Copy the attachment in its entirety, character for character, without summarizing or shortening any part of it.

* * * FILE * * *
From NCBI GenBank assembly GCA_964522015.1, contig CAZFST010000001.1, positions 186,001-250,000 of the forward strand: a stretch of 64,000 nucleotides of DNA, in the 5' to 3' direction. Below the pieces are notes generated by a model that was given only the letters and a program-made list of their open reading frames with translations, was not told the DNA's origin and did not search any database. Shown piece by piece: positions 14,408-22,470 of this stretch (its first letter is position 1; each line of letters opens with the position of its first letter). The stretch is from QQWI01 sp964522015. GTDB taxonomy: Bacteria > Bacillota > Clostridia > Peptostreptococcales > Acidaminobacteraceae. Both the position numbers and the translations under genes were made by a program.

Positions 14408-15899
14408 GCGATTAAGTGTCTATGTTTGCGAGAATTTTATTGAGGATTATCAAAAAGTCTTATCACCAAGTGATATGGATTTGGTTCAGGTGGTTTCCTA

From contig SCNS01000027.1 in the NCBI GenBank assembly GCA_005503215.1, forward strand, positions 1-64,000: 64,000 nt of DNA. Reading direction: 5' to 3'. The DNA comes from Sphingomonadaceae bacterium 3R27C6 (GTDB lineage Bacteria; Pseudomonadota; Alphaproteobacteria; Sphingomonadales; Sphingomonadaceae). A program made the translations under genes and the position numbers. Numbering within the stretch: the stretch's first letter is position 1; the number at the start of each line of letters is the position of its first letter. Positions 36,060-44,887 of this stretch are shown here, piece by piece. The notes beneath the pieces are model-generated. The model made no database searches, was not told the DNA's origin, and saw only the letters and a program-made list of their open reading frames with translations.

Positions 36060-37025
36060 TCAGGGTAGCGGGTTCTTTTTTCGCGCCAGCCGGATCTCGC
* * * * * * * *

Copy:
From NCBI GenBank assembly GCA_964522015.1, contig CAZFST010000001.1, positions 186,001-250,000 of the forward strand: a stretch of 64,000 nucleotides of DNA, in the 5' to 3' direction. Below the pieces are notes generated by a model that was given only the letters and a program-made list of their open reading frames with translations, was not told the DNA's origin and did not search any database. Shown piece by piece: positions 14,408-22,470 of this stretch (its first letter is position 1; each line of letters opens with the position of its first letter). The stretch is from QQWI01 sp964522015. GTDB taxonomy: Bacteria > Bacillota > Clostridia > Peptostreptococcales > Acidaminobacteraceae. Both the position numbers and the translations under genes were made by a program.

Positions 14408-15899
14408 GCGATTAAGTGTCTATGTTTGCGAGAATTTTATTGAGGATTATCAAAAAGTCTTATCACCAAGTGATATGGATTTGGTTCAGGTGGTTTCCTA

From contig SCNS01000027.1 in the NCBI GenBank assembly GCA_005503215.1, forward strand, positions 1-64,000: 64,000 nt of DNA. Reading direction: 5' to 3'. The DNA comes from Sphingomonadaceae bacterium 3R27C6 (GTDB lineage Bacteria; Pseudomonadota; Alphaproteobacteria; Sphingomonadales; Sphingomonadaceae). A program made the translations under genes and the position numbers. Numbering within the stretch: the stretch's first letter is position 1; the number at the start of each line of letters is the position of its first letter. Positions 36,060-44,887 of this stretch are shown here, piece by piece. The notes beneath the pieces are model-generated. The model made no database searches, was not told the DNA's origin, and saw only the letters and a program-made list of their open reading frames with translations.

Positions 36060-37025
36060 TCAGGGTAGCGGGTTCTTTTTTCGCGCCAGCCGGATCTCGC